The African Methodist Episcopal Church rejected a bill that called for allowing clergy to officiate same-sex weddings during its 2021 General Conference, according to the Religion News Service. However, the historically Black denomination welcomed a resolution to formulate “a sexual ethics discernment committee” to assist members in matters regarding LGBTQ issues.
Ravi K. Perry, chair of the political science department at Howard University and longtime AME Church member, submitted the bill that was voted down on July 7 during the General Conference in Orlando, Florida.
“(T)he Holy Scriptures (do not) explicitly forbid same-sex attraction, companionship, love, and marriage — particularly, not as it is practiced in monogamous partnerships and is largely understood as today in the 21st century,” Perry, who identifies as gay, reportedly argued.
Therefore, in his view, clergy should be able “to welcome LGBTQ parishioners into full membership in God’s house.”
Although the AME allows LGBTQ individuals to freely attend their churches and even hold positions of leadership, clergy are not permitted to officiate same-sex weddings, according to its guide on “Doctrines and Discipline.”
The AME Church, founded in 1787 in response to racism in White-led Methodist churches, is among a handful of historically Black Protestant bodies that formally oppose same-sex marriage. Among the largest historically Black churches, the Church of God in Christ and the National Baptist Convention U.S.A. Inc. maintain that “marriage is a sacred Biblical covenant between a man and a woman.”
“If any Black church is going to do this first, it’s going to be the AME Church,” Perry, who describes himself as “a life‐long advocate for and with the LGBTQIA communities,” said, according to the The Associated Press. “My hope is the AME Church will remember its social inclusion roots.”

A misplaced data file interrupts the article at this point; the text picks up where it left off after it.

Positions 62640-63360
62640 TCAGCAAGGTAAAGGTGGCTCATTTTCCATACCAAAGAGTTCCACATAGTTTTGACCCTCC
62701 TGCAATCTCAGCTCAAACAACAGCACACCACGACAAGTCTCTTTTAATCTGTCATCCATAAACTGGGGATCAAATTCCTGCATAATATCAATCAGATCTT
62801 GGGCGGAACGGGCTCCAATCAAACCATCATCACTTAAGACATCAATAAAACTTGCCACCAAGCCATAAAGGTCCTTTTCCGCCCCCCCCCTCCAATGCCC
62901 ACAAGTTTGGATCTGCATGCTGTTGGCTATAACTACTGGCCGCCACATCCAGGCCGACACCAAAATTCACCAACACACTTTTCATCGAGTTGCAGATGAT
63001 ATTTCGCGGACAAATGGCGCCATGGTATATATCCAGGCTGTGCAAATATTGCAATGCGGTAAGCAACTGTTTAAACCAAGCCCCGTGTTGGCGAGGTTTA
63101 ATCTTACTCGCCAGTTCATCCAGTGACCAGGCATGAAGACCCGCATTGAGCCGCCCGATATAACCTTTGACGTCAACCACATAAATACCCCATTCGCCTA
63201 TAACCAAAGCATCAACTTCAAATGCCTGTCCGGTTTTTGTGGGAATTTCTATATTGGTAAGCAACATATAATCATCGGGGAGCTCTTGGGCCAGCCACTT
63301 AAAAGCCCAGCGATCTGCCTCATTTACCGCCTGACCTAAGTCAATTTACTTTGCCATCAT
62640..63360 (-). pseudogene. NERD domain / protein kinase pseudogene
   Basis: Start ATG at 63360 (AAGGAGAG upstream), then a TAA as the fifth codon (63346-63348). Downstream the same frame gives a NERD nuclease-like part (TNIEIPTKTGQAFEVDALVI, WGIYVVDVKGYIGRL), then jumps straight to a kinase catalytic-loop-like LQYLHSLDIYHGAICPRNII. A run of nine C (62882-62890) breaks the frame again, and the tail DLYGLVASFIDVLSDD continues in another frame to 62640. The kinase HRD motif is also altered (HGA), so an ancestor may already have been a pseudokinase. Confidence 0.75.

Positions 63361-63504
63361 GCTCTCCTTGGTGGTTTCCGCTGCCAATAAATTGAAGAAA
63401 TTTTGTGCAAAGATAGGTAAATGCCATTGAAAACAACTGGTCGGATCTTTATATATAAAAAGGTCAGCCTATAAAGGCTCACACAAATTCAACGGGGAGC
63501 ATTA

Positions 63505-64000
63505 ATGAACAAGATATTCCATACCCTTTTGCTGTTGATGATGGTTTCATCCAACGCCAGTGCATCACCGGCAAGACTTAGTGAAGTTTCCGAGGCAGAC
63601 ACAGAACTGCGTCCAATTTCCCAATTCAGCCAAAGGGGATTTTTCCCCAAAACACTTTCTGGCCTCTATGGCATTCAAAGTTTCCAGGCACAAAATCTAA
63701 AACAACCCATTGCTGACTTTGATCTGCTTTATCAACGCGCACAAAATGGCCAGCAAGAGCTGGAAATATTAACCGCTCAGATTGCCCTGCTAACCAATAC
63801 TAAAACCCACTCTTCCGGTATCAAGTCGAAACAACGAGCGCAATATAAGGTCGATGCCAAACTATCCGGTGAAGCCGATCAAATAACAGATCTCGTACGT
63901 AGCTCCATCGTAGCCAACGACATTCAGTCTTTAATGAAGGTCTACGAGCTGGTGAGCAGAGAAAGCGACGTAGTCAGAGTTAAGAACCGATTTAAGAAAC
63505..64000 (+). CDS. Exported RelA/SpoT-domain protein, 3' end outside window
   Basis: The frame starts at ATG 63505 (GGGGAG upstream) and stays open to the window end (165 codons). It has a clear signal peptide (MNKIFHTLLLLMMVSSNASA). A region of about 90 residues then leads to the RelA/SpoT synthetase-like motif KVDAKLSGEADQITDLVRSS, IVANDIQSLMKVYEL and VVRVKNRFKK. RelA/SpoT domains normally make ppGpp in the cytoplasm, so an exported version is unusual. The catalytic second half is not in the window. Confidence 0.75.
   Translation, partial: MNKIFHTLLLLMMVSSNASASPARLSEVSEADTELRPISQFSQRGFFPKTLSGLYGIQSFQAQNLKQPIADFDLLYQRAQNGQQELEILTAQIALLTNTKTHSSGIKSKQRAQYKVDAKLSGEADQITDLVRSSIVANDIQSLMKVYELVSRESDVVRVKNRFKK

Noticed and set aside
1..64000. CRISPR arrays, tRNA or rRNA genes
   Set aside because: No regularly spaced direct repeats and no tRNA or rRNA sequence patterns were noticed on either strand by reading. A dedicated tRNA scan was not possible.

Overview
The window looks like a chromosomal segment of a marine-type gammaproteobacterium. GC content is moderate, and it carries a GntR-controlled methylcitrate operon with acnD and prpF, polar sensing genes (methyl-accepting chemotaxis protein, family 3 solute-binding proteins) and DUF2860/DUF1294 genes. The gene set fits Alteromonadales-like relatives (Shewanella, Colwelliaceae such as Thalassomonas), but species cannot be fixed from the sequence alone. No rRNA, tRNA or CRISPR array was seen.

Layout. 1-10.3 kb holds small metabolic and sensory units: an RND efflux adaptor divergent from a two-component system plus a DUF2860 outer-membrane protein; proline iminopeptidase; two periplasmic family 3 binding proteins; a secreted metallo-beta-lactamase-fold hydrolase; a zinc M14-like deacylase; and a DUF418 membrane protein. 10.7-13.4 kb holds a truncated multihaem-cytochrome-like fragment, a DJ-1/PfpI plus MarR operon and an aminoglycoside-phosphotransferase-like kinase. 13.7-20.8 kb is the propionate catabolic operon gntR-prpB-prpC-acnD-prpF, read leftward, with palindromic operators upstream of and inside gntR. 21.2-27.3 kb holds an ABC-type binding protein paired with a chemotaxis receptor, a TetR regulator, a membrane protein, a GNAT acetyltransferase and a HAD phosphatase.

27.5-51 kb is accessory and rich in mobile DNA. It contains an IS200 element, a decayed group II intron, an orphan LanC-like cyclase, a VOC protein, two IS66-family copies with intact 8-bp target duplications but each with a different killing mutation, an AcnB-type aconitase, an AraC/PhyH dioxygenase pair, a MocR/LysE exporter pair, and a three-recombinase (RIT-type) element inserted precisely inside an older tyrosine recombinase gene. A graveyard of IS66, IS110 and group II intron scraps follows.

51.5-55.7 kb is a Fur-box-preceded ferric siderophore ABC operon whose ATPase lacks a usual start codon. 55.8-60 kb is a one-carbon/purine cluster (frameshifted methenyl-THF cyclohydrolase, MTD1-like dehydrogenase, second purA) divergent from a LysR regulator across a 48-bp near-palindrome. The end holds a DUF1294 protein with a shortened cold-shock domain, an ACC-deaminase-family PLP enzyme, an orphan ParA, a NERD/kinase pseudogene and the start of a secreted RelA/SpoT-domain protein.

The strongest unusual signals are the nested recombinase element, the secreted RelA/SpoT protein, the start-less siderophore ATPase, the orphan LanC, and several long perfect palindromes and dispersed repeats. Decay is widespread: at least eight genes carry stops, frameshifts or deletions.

Perry’s proposal is believed to be “the first documented legislative action towards LGBTQ equality in the AME Church.”
The subsequent committee to inform the AME Church on LGBTQ issues will “study and explain all biblical texts addressing sexual orientation and gender identities, as well as relevant AME doctrine and traditions of biblical interpretation,” and will “develop and propose legislation,” according to RNS.
The committee will also hear testimonies from Black LGBTQ Christians, both within and outside of the denomination, in an effort to listen to their stories and needs.
“I am grateful to God,” said the Rev. Dr. Jennifer Leath, who submitted the resolution to form the committee — which passed in a 985-371 vote, with 18 abstaining. “I take this as a blessing from on high. It is an opening of a door for so many. There has been silence around our lives, around our identities and around the ways it is part and parcel of our faith. This opens the possibility for a real, genuine, honest conversation.”
Leath previously described AME Church governance systems as “oblivious to the seriousness of the discourse on sexual orientation and gender identity for the church internally and externally.”
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